For many years, researchers have known that the movement problems associated with Parkinsons disease result from a loss of neurons that produce a nerve-signaling chemical called dopamine in one part of the brain. A new study suggests that Parkinsons disease (PD) also affects nerve endings that produce a related chemical, norepinephrine, in the heart. The finding improves understanding about how Parkinsons disease develops and may lead to a way of predicting the disorder and possibly even preventing it.
The study also improves understanding of orthostatic hypotension, or a fall in blood pressure when a person stands up, which is a common complication of Parkinsons disease. This condition can cause dizziness, lightheadedness, and fainting.
Using positron emission tomography (PET) scans, researchers at the National Institute of Neurological Disorders and Stroke (NINDS) found that nearly all of the 29 Parkinsons disease patients they studied had decreased numbers of norepinephrine-producing nerve endings in the heart. This finding suggests that Parkinsons is more than just a brain disease and may be caused by an abnormality that affects the peripheral nervous system, which includes the sympathetic nervous system, as well as the brain. The study, and a related editorial, appear in the September 5, 2000, edition of the Annals of Internal Medicine.(1) (2)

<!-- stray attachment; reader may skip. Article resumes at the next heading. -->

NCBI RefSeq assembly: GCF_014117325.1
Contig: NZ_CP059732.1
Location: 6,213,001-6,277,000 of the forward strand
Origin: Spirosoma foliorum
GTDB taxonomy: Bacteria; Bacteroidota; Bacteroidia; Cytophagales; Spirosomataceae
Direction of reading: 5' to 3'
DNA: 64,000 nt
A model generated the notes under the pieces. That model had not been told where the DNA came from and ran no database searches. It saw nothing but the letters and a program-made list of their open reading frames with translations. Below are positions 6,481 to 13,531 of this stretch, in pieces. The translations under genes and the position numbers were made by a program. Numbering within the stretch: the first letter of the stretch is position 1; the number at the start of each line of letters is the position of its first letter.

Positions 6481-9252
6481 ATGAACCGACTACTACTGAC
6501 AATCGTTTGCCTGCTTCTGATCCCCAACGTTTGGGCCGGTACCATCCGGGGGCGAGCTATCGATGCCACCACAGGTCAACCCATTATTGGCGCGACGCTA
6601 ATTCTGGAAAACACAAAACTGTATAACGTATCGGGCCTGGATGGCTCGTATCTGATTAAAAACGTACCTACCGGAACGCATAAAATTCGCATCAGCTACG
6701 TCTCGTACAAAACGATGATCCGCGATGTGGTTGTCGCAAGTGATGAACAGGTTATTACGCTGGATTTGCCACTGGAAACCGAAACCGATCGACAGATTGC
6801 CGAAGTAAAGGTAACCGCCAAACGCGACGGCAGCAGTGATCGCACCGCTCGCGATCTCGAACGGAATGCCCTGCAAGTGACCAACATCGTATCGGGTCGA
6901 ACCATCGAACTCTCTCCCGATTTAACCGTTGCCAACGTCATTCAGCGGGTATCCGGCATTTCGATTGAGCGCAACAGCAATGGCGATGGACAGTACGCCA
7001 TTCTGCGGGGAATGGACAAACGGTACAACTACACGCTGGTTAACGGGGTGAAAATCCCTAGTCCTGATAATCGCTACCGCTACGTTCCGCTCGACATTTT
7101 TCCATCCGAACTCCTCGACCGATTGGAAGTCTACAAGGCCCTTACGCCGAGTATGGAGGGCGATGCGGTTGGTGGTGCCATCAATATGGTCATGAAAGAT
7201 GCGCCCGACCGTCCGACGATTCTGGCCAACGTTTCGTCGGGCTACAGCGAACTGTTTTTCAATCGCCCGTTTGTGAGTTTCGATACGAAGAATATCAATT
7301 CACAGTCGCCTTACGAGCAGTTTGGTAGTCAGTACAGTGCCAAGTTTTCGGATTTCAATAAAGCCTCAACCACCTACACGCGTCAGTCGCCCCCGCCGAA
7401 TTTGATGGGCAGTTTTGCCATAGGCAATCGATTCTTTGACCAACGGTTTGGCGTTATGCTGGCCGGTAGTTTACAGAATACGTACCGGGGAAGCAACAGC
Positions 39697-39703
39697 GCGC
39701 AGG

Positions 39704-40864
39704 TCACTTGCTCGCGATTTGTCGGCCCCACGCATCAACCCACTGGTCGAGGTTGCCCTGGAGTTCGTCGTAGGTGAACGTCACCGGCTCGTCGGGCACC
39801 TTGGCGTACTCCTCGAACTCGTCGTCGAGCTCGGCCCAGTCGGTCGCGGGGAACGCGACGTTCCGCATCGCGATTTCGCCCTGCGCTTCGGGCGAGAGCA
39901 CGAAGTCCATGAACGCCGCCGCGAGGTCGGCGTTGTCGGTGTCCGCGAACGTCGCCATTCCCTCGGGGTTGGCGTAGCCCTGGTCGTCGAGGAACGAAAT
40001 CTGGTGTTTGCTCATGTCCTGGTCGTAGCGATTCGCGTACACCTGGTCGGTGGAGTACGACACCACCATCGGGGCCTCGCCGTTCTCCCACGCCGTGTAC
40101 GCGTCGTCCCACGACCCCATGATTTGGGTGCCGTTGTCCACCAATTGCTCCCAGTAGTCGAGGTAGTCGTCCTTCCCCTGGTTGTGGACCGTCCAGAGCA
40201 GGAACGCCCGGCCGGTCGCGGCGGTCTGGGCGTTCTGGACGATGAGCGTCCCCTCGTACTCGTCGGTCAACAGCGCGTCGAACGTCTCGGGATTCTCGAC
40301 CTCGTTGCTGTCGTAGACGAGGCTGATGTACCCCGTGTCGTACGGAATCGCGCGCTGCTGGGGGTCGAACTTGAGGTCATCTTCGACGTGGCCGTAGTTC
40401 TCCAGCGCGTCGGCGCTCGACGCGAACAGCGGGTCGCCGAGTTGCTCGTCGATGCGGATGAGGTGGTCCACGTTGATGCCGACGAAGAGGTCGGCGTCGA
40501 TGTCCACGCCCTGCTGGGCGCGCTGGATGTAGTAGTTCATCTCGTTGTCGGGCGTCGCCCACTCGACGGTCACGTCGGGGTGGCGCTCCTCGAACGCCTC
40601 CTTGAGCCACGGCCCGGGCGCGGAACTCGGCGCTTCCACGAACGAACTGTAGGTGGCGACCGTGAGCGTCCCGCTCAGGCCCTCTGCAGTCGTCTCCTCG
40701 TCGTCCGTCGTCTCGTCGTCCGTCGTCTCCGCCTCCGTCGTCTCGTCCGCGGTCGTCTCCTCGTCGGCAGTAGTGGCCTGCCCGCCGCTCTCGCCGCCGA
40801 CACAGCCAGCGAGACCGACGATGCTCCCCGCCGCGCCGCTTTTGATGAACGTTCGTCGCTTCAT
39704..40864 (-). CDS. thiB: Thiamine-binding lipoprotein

The loss of nerve terminals in the heart was not related to whether the patients had taken the drug levodopa, which is converted to dopamine and is commonly prescribed to treat Parkinsons patients, says David S. Goldstein, M.D., Ph.D., Chief of the Clinical Neurocardiology Section at NINDS, who led the study. The extent of loss was also unrelated to the duration or severity of the disease.
Loss of norepinephrine-producing nerves throughout the heart was found in the nine
Parkinsons patients who also had orthostatic hypotension. However, most of the
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NIH/National Institute of Neurological Disorders and Stroke